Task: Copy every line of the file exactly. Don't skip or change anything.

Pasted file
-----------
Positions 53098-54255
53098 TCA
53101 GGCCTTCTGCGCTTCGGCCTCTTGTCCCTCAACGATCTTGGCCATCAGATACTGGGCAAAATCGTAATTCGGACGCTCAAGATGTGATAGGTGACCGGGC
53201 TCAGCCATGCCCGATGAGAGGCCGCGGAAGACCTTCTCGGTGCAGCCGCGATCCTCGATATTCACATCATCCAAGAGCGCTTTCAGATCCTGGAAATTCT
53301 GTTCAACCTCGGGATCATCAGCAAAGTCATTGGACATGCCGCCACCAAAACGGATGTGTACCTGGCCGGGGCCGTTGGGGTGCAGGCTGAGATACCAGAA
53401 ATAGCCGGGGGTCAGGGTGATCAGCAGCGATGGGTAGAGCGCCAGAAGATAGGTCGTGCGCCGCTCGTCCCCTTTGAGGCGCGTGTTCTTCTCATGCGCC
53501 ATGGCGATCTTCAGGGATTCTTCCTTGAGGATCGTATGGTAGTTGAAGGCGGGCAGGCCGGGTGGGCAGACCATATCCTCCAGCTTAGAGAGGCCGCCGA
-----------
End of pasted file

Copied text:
Positions 53098-54255
53098 TCA
53101 GGCCTTCTGCGCTTCGGCCTCTTGTCCCTCAACGATCTTGGCCATCAGATACTGGGCAAAATCGTAATTCGGACGCTCAAGATGTGATAGGTGACCGGGC
53201 TCAGCCATGCCCGATGAGAGGCCGCGGAAGACCTTCTCGGTGCAGCCGCGATCCTCGATATTCACATCATCCAAGAGCGCTTTCAGATCCTGGAAATTCT
53301 GTTCAACCTCGGGATCATCAGCAAAGTCATTGGACATGCCGCCACCAAAACGGATGTGTACCTGGCCGGGGCCGTTGGGGTGCAGGCTGAGATACCAGAA
53401 ATAGCCGGGGGTCAGGGTGATCAGCAGCGATGGGTAGAGCGCCAGAAGATAGGTCGTGCGCCGCTCGTCCCCTTTGAGGCGCGTGTTCTTCTCATGCGCC
53501 ATGGCGATCTTCAGGGATTCTTCCTTGAGGATCGTATGGTAGTTGAAGGCGGGCAGGCCGGGTGGGCAGACCATATCCTCCAGCTTAGAGAGGCCGCCGA